Before I came here, I went to executing command from within Vim and learned it can be done using:

:!command

Then I went to executing it silently and figured how that I need to run:

:silent exec "!command"

Now I want to do it periodically like every 5 seconds or so. Can anyone help me?

The requirement is that I need to generate tags on the go as I write the code using Ctags.

I'll prefer OG answers if possible over the Plugins and some other tools/utilities.

  • putting the command into bash file and running the bash file silently? Will that work? – MaNyYaCk Sep 12 at 12:54
  • 2
    you can make use of the timer functionality (see :h timer_start) – Christian Brabandt Sep 12 at 13:13
  • If you decide to do this outside of Vim, then you may want to look at watch. See man watch – Peter Rincker Sep 12 at 14:49
  • Just out of interest, what is "OG" meant to stand for? – user579 Sep 14 at 10:49
  • Old generation, Not in a disrespectful way but as in more experienced and one prefering the old ways to do it. – MaNyYaCk Sep 14 at 11:12
up vote 3 down vote accepted

As @ChristianBrabandt mentions in the comments, presuming you're using a reasonably recent version of Vim, you could do this with a timer.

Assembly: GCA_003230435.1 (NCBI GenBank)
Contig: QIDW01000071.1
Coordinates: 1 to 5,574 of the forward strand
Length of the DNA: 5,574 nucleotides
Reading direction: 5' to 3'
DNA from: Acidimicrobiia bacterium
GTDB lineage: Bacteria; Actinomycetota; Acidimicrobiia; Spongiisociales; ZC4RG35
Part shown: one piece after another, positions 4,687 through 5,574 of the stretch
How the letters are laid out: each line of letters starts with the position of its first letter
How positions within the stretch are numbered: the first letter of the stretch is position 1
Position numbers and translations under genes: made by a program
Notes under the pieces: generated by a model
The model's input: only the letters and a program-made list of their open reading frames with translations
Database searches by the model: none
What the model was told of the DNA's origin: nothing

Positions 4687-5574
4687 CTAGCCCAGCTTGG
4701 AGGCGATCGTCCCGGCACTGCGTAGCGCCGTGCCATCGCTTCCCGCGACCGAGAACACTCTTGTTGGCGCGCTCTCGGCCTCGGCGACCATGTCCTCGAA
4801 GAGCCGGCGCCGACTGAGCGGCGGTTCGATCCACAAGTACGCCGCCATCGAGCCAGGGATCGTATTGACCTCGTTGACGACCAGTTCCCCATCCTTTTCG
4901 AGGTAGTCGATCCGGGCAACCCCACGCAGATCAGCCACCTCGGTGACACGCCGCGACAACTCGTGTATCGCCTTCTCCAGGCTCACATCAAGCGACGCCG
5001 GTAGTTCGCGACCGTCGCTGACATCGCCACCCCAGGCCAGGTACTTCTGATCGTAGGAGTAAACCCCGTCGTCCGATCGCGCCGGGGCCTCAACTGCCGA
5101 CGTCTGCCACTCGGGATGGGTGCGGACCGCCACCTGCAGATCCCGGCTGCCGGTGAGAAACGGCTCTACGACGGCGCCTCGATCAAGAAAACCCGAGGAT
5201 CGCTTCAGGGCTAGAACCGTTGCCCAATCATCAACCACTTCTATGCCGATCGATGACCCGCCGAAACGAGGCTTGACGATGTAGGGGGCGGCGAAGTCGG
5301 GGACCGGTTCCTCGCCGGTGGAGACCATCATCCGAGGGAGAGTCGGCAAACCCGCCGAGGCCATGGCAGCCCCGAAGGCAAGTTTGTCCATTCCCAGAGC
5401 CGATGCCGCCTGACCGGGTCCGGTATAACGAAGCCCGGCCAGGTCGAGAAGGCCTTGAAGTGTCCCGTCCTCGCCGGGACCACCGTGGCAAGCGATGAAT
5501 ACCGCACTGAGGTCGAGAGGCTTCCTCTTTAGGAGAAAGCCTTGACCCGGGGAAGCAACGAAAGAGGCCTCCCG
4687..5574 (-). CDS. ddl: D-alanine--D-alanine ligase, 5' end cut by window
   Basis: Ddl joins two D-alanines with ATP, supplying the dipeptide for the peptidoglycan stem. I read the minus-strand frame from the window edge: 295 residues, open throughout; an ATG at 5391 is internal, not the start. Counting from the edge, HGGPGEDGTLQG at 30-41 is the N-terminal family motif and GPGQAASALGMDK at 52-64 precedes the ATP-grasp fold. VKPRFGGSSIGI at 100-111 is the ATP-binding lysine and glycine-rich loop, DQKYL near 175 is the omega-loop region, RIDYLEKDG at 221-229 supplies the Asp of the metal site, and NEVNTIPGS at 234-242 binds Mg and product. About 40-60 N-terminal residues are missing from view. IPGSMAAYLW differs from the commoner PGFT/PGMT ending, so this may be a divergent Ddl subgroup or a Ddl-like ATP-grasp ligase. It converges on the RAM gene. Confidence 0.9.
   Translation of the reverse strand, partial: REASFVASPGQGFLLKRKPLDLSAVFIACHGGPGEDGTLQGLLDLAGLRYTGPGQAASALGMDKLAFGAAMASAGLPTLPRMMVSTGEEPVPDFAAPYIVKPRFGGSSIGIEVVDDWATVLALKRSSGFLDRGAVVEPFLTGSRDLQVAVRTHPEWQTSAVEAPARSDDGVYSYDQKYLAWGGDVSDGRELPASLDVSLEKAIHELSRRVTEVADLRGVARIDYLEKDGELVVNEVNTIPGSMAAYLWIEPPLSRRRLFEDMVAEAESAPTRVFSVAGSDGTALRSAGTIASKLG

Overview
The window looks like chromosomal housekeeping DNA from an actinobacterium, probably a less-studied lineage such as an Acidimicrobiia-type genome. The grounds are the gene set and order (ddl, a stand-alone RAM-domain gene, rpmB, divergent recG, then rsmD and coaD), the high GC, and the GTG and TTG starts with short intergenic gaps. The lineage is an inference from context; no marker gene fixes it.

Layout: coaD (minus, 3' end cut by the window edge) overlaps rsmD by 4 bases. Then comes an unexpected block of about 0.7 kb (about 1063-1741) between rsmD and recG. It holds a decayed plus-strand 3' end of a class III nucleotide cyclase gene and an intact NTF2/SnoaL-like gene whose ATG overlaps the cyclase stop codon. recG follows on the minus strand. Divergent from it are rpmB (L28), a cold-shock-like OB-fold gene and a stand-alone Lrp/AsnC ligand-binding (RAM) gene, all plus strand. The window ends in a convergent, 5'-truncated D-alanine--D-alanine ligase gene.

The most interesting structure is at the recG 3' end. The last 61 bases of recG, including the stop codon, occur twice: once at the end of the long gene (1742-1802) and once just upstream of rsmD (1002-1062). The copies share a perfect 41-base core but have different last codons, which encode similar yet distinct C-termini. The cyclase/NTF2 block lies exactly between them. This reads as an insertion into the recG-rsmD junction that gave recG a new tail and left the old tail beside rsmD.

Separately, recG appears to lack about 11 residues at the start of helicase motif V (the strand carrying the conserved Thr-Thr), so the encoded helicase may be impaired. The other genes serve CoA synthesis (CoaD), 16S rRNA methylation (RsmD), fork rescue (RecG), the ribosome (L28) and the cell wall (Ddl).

In fact, you can virtually just copy-paste the example in from :help timer-start:

func MyHandler(timer)
  silent exec "!command"
endfunc
let timer = timer_start(500, 'MyHandler', {'repeat': -1})

I wouldn't recommend this though. I think you're better of using an alternative method such as:

  • generate tags on file save by using an autocommand,
  • generate the tags outside of Vim with something like watch, inotify or git hooks,
  • use a plugin. I use gutentags, but there are several others.
  • I made a change to my .vimrc by copying that into it for testing. It takes me out of vi everytime. Now I can't edit my .vimrc using vim LOL. GUIs Text Editor for the rescue. And I figured out just now that I may open other files using vim as well, so generating tags and scope file for that sounds so stupid to me, didn't think about that myself. – MaNyYaCk Sep 13 at 5:15
  • You could also have started vim with the command vim -Nu NONE ~/.vimrc to ignore your vimrc while you fixed it. If you want to persist with rolling your own Vimscript solution, I’d look into autocommands. – Rich Sep 13 at 6:01
  • No, I don't persist to use my own script, I had it on high preference since sometimes plugins dont exactly match your need and time is wasted. I looked into your Alternative methods, gutentags seems fine as of now , I am still testing. Will let you know by the end of day, Indian Standard Time. – MaNyYaCk Sep 13 at 7:18

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